Failed states in any part of the world affect not only their own citizens. The work we are doing on stability with our Pacific partners is, we believe, just as relevant to the United States as it is to us. The South Pacific in the 21st Century is not quite how Rodgers and Hammerstein portrayed it in the 1958 film. We do welcome the helpful and supportive interest the United States has shown in the problems in Timor Leste and the Solomons.
The most recent challenge to democracy in our region has been in Fiji. The problems are not new—last year's military coup was the fourth in nineteen years. We are deeply concerned by the behaviour of the military regime which has installed itself in Suva. It has created a climate of fear, repressing freedom of expression and other basic human rights. Public confidence in key institutions of state has been undermined, and there is talk of elections not being held again for some years.
This behaviour is unacceptable. Fiji, the second largest Pacific Island country, with a well-developed tourism infrastructure, and as the regional hub, should be serving as a model for the region. New Zealand is not alone in this view—there has been a chorus of condemnation by all major players in the region. We have particularly appreciated our close co-ordination on Fiji with the United States, and the European Union.
The Pacific Islands Forum, at Foreign Minister level, has as recently as last Friday called on Fiji to commit to an election within 24 months, if not sooner. The international community has been asked to support the action taken by the region to restore constitutional order and democracy to Fiji. The Fiji military have been expressly enjoined by the Foreign Ministers to withdraw from their involvement in the interim government and to restore civilian rule. This is a call which Commander Bainimarama and those who have taken positions in his military government would do well to heed fully.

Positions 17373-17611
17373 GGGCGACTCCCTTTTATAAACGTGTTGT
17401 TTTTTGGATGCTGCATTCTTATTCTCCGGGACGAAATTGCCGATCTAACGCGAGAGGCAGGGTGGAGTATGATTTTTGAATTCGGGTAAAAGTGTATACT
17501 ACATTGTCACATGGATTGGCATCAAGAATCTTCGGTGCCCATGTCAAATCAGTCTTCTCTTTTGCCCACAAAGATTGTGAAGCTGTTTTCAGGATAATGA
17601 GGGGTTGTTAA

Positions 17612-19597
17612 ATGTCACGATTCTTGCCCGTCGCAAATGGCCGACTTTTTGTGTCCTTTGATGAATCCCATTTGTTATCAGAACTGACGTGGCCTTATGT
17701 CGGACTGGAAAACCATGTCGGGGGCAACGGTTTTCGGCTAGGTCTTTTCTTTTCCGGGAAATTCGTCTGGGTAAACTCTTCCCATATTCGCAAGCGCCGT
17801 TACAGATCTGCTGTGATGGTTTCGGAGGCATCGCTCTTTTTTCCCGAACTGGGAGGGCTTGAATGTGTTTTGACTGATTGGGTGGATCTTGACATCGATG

Recent years have seen a number of external partners increase their level of diplomacy in the Pacific, and we have welcomed the greater U.S. involvement. This country has longstanding linkages with the region, notably from its presence during the Second World War, as well as through ongoing constitutional ties with the Compact States in Micronesia, with American Samoa, and indeed with Hawaii.
The United States is a valued partner in the Pacific Islands Forum dialogue partner process, and it has considerable development expertise and resources to help the region address its challenges. New Zealand welcomes the recent decision by the Millennium Challenge Corporation to provide assistance for Vanuatu, and hopes to see the Corporation's involvement in the region eventually broaden. We also welcome the Administration's decision to designate 2007 as "The Year of the Pacific" and to expand its footprint across the region.
But it is not just in the South Pacific where New Zealand has been working closely with the United States. We have common interests in counter terrorism and counter proliferation in the broader Asia Pacific and internationally, and in trade policy too.
New Zealand deplores North Korea's development of a nuclear weapons capability. Its testing of a nuclear device and ballistic missiles last year was provocative and destabilising. The unanimous adoption of a Security Council Resolution against North Korea demonstrated that the world was united in condemning the regime's reckless actions.